Saturday, February 12, 2011

Tyrants Everywhere, Beware

I always appreciate leftist Alexander Cockburn's take on things (don't always agree, of course):
We need good news. When was the last time we had some, here in this country? The Seattle riots against the WTO? That was back in 1999. Around the world? Hard to remember – it’s been a long dry spell. It reminds me of the old Jacobin shivering in the chill night of Bourbon restoration, and crying out, “Oh, sun of ’93, when shall I feel thy warmth again!”

We raise our glass to the Egyptian people. In the end Mubarak propelled them to irresistible fury with his dotty broadcast on Thursday. It seems that for some years now he’s been drifting in and out of senile dementia, same way Reagan did in his second term. The plan had been to run his son Gamal in the last elections, but that turned out to be a non-starter so they rolled the semi-gaga Hosni out one more time and fixed the results, ringingly endorsed by the US. On Thursday morning Mubarak probably told Suleiman and the US that he was going to quit, then forgot and, braced by a supportive call from the Israelis and a pledge by the Saudis to give him $1.4 billion if the US withheld it, announced that he would be around till September.

The talk about the US calling all the shots, including a final peremptory injunction to the Army chiefs to dump Mubarak is surely off the mark, part of a tendency to deprecate any notion that the Empire has hit a bump in the road and is in total control. Most of the time the current executives of Empire have been panting along, trying to stay abreast of events.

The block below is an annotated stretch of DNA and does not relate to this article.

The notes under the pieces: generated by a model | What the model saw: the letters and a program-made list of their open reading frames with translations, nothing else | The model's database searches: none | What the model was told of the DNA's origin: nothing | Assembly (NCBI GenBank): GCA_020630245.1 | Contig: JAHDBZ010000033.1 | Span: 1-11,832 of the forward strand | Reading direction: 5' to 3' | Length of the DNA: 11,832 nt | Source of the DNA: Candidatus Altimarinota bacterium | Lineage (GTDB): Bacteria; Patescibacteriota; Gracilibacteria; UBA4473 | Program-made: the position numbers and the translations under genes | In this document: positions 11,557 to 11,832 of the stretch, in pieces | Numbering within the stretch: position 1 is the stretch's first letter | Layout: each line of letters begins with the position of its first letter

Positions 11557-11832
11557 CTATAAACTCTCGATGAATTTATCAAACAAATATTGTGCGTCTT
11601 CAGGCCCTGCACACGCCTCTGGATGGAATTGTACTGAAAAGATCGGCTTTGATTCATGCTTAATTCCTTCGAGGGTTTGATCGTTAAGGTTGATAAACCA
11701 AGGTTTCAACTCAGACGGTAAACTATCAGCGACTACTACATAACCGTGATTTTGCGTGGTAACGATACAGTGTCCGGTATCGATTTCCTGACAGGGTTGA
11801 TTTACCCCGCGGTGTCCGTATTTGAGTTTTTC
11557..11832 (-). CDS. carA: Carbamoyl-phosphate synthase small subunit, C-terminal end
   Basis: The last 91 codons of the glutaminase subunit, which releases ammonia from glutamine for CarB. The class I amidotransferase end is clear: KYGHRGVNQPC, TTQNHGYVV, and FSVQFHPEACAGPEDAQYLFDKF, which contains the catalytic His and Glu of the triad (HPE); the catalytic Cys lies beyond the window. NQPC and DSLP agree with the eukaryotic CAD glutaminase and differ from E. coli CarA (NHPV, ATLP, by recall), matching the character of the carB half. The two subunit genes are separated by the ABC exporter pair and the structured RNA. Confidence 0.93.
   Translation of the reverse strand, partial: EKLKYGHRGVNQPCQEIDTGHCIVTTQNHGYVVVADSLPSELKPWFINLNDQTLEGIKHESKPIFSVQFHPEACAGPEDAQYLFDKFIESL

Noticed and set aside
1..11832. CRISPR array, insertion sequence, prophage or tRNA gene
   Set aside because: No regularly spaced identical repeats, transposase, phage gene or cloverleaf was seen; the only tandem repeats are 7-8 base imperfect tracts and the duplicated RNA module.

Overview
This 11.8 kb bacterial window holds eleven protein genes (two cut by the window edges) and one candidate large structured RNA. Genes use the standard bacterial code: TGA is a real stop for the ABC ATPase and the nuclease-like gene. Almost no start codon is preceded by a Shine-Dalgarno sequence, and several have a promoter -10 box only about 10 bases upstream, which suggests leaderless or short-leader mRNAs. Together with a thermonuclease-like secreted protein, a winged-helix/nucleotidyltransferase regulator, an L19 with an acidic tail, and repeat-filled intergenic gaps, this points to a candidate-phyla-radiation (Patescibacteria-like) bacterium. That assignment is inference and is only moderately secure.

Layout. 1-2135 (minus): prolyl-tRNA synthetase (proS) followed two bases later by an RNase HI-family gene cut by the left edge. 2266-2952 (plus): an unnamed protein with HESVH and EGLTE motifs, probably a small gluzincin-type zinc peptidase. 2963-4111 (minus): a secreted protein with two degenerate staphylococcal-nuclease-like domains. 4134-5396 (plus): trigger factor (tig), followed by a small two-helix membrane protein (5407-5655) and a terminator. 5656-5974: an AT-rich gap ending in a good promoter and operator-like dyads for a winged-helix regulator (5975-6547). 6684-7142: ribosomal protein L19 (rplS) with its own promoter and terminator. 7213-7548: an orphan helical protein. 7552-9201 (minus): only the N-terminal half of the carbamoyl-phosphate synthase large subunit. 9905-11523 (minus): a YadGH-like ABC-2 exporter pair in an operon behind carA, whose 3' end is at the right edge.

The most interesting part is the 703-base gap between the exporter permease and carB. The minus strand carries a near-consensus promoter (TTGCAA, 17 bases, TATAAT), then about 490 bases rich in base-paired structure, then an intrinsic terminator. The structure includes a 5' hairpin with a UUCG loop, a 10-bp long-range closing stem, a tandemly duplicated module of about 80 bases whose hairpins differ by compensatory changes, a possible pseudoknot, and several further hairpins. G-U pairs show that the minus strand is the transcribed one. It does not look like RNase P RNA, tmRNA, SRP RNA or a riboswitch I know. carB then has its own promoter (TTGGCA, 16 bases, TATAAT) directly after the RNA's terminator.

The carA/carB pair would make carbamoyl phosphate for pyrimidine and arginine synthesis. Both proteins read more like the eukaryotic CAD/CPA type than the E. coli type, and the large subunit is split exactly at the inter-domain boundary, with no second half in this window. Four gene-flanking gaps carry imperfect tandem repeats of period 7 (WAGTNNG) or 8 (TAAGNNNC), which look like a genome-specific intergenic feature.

Obama’s call for “clarity” on the part of Mubarak on Thursday didn’t do it. Phone calls from the Defense Department and Langley and the National Security Council didn’t do it.

The brave Egyptian demonstrators did it. Conscripts ready to mutiny if ordered to fire on the crowds did it. Immensely courageous Egyptian union organizers active for years did it. Look at the numbers of striking workers enumerated by Esam al-Amin on this site today. This was close to a general strike. It reminds me of France, its economy paralysed in the uprising in the spring of 1968. That was when President de Gaulle, displaying a good deal more energy and sang-froid that Mubarak, flew to meetings with senor French military commanders to get pledges of loyalty and received requisite assurance.

And next for Egypt? These chapters are unwritten, but the world is bracingly different this week than what it was a month ago. The rulers of Yemen, Jordan and Algeria know that. Rulers and tyrants everywhere know that. They know bad news when they see it, same way we know good news when we hear its welcome knock on the door of history.

No comments:

Post a Comment